In Bosnia and Herzegovina, the continuing reliance on the Dayton Accords as a framework for the current political structure leaves that country in a precarious political situation where ethnic divisions are emphasized. Croatia’s rightward drift, while stabilized, still manifests in nationalist sentiment: a recent government appointed an avowed nationalist as its minister of culture. Kosovo struggles to find political stability amid a backdrop of increasing emigration. And Serbia, the heavyweight of the region, is experiencing a decline of free and independent media, despite Prime Minister Aleksandar Vučić’s aim of joining the European Union.
Recent news stories about ethnic and religious divisions are not encouraging. Tensions between the governments of Kosovo and Serbia spiked in early 2017 following an attempt by Belgrade to send a train emblazoned with the slogan “Kosovo is Serbia” to the border of Kosovo;[vi] in October 2016, Kosovar journalist Leonard Kerquki has received death threats for his recent documentary detailing war crimes against Kosovar Serbs by members of the Kosovo Liberation Army;[vii] at a soccer match in October 2016, Croats and Kosovars came together to chant “kill the Serbs”;[viii] in July 2011, Serbian nationalists set fire to the border crossing in Northern Kosovo and have had repeated clashes with the Kosovo police and international KFOR protection forces;[ix] and Croatia’s government had been appointing high-level government officials who are apologists for the fascist Ustaše movement.[x] Although the current Croatian government—formed after a no-confidence vote in early 2016—has backed away from this practice, the appointment of an anti-secular foreign minister who supports the Roman Catholic Church’s involvement in public life underscores another regional flashpoint. Religion looms large. Whether a magnet for national identity or a political tool used to deflect attention from scandal and retain power, religious identity continues to serve as a divisive force in the region.
Collision course? The government of Serbia sends a Russian-donated tourism train to the border of Kosovo.[xi]
Legal frameworks reinforce divisions along ethnic and religious lines. Serbs in Kosovo live primarily in separate enclaves and increasingly look to Serbia—where most have dual citizenship—for their future. Similarly, the roughly 500,000 Croats living in BiH have dual citizenship.[xii] With a frustratingly weak political position within the federation of BiH, many see Croatia and the broader European Union as an increasingly attractive prospect and are emigrating, decreasing the number of Croats in BiH. Within BiH, ethnic quotas and requirements for government jobs make it difficult to identify as simply Bosnian—a far cry from the Yugoslavia of Josip Broz Tito, the former leader of Yugoslavia from World War II until his death in 1980, where ideological identity subsumed ethnic identity. Even today, there is no unifying Bosnian identity; it is fractured along ethnic lines and leaders of political factions play the ethnic-nationalist card in order to stay in power. There is no place for an individual to identify by political ideology.
In all Balkan countries, the long shadow of socialism has yet to disappear. Prior to the collapse of the Socialist Federal Republic of Yugoslavia and the fall of socialism, it had been nearly a century since any of these countries experienced a free market economy. In the ensuing period, industries were shattered by war and the transition to capitalism was either hindered by a mentality stuck in centralized-economy mode or burned by failed privatizations and government bloat, which discourages entrepreneurship and rewards entrenched voting patterns.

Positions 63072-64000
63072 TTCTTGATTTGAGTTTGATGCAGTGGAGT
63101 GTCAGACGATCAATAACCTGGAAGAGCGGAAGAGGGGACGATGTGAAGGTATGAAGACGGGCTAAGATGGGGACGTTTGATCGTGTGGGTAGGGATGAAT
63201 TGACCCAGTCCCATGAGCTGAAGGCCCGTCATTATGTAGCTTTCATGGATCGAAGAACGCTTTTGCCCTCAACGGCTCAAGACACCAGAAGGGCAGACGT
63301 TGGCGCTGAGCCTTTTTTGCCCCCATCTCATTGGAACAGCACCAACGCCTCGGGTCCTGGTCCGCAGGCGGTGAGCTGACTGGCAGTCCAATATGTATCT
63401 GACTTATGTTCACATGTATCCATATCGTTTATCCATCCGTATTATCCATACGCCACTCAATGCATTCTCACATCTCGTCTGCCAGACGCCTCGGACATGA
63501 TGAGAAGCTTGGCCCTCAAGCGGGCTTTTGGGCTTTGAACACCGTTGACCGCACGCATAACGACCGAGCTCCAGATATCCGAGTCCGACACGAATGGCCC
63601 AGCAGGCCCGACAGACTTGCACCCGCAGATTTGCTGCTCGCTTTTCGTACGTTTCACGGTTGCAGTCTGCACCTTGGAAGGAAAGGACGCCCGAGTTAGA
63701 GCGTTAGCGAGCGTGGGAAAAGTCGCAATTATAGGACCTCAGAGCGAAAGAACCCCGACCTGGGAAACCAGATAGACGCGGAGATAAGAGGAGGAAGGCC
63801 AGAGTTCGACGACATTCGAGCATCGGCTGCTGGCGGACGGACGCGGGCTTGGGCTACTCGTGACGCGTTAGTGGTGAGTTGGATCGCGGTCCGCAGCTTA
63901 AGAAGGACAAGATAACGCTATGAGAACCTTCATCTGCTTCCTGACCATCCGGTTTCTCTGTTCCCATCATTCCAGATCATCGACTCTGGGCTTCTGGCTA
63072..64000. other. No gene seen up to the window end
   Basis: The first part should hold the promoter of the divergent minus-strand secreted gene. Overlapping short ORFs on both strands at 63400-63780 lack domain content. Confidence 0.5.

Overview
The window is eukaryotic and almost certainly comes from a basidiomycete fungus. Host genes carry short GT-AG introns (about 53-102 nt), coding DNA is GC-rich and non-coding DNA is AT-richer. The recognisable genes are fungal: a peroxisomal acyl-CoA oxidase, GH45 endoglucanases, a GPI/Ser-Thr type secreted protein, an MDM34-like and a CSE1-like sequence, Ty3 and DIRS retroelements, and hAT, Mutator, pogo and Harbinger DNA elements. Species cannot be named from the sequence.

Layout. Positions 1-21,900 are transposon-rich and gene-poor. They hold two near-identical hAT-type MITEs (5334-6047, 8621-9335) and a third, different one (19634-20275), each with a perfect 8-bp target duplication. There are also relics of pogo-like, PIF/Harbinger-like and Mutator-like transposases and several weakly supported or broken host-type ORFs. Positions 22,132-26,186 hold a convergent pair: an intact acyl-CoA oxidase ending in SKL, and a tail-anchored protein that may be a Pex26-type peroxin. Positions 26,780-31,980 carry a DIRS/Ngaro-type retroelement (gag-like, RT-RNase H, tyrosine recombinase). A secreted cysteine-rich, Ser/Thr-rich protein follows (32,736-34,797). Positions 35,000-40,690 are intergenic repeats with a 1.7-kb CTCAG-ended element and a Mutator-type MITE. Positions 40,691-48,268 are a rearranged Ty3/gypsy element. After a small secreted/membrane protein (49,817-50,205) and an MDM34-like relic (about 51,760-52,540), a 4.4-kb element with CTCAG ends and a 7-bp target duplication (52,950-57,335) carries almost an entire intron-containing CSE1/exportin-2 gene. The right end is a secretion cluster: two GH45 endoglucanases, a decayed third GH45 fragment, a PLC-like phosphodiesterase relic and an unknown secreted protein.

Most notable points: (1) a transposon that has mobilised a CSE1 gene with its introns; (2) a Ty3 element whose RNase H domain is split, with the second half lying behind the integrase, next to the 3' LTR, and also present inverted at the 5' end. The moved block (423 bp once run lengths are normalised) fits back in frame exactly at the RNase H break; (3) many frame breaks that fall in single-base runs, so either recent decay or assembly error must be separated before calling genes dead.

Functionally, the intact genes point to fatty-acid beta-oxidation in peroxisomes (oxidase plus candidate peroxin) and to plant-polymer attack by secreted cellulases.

Next: Country Profiles – Bosnia and Herzegovina
[i]Radicalism in the Balkans; Parikh, T., Davis, D. L., Hadar, L., & McCarthy, D. (n.d.). How Islamic State Is Putting the Balkans on Edge. Retrieved February 13, 2017, from http://nationalinterest.org/feature/how-islamic-state-putting-the-balkans-edge-18229
[ii] Weapons used in the November 2015 Parris terrorist attack; Bajekal, N., & Walt, V. (n.d.). How Europe’s Terrorists Get Their Guns. Retrieved February 06, 2017, from http://time.com/how-europes-terrorists-get-their-guns/
[iii] Dayton Peace Accords; Dayton Accords. Retrieved February 06, 2017, from https://www.state.gov/p/eur/rls/or/dayton/
[iv] Comprehensive Proposal for the Kosovo Status Settlement; Comprehensive Proposal For the Kosovo Status Settlement [Advertisement]. Retrieved from http://www.kuvendikosoves.org/common/docs/Comprehensive%20Proposal%20.pdf
[v] Map of EU and NATO members in the Balkans; The Problems Foreign Powers Find in the Balkans. Retrieved February 06, 2017, from https://www.stratfor.com/analysis/problems-foreign-powers-find-balkans
[vi] Controversial train from Serbia intended to enter Kosovo; Kentish, B. (2017, January). Retrieved February 06, 2017, from http://www.independent.co.uk/news/world/europe/kosovo-stops-serbia-train-crossing-border-belgrade-war-isa-mustafa-aleksandar-vucic-a7528361.html
[vii] Kosovo journalist received death threats; http://europeanjournalists.org/blog/2016/10/27/efj-and-ifj-condemn-threats-on-journalist-in-kosovo/
[viii] Provoking chants at a Croatia-Kosovo football game; Staff, A. (2016, November 03). Croatia, Kosovo fined by FIFA for anti-Serbia chants by fans. Retrieved February 06, 2017, from https://www.apnews.com/c3ca70922f5741c28d6ebb057f2954be/Croatia,-Kosovo-fined-by-FIFA-for-anti-Serbia-chants-by-fans
[ix] Incident on Kosovo-Serbia border; Bilefsky, D. (2008, February 19). Angry Serbs Burn Border Posts in Kosovo. Retrieved February 06, 2017, from http://www.nytimes.com/2008/02/20/world/europe/20kosovo.html
[x] Croatia’s previous controversial Minister of Culture; Rujevic, N. Croatia has bigger problems than minister’s Nazi hat | Europe | DW.COM | 21.02.2016. Retrieved February 13, 2017, from http://www.dw.com/en/croatia-has-bigger-problems-than-ministers-nazi-hat/a-19063960
[xi] Serbia launches train with provocative statement; Dwyer, C. (n.d.). Sparks On The Tracks: Kosovo, Serbia Spar Over Train Stopped At The Border. Retrieved February 07, 2017, from http://www.npr.org/sections/thetwo-way/2017/01/15/509957543/sparks-on-the-tracks-kosovo-serbia-spar-over-train-stopped-at-the-border
[xii] 2013 BiH census results; Agencija za statistiku BiH. Retrieved February 06, 2017, from http://www.bhas.ba/index.php?option=com_publikacija&view=publikacija_pregled&ids=1&id=5&n=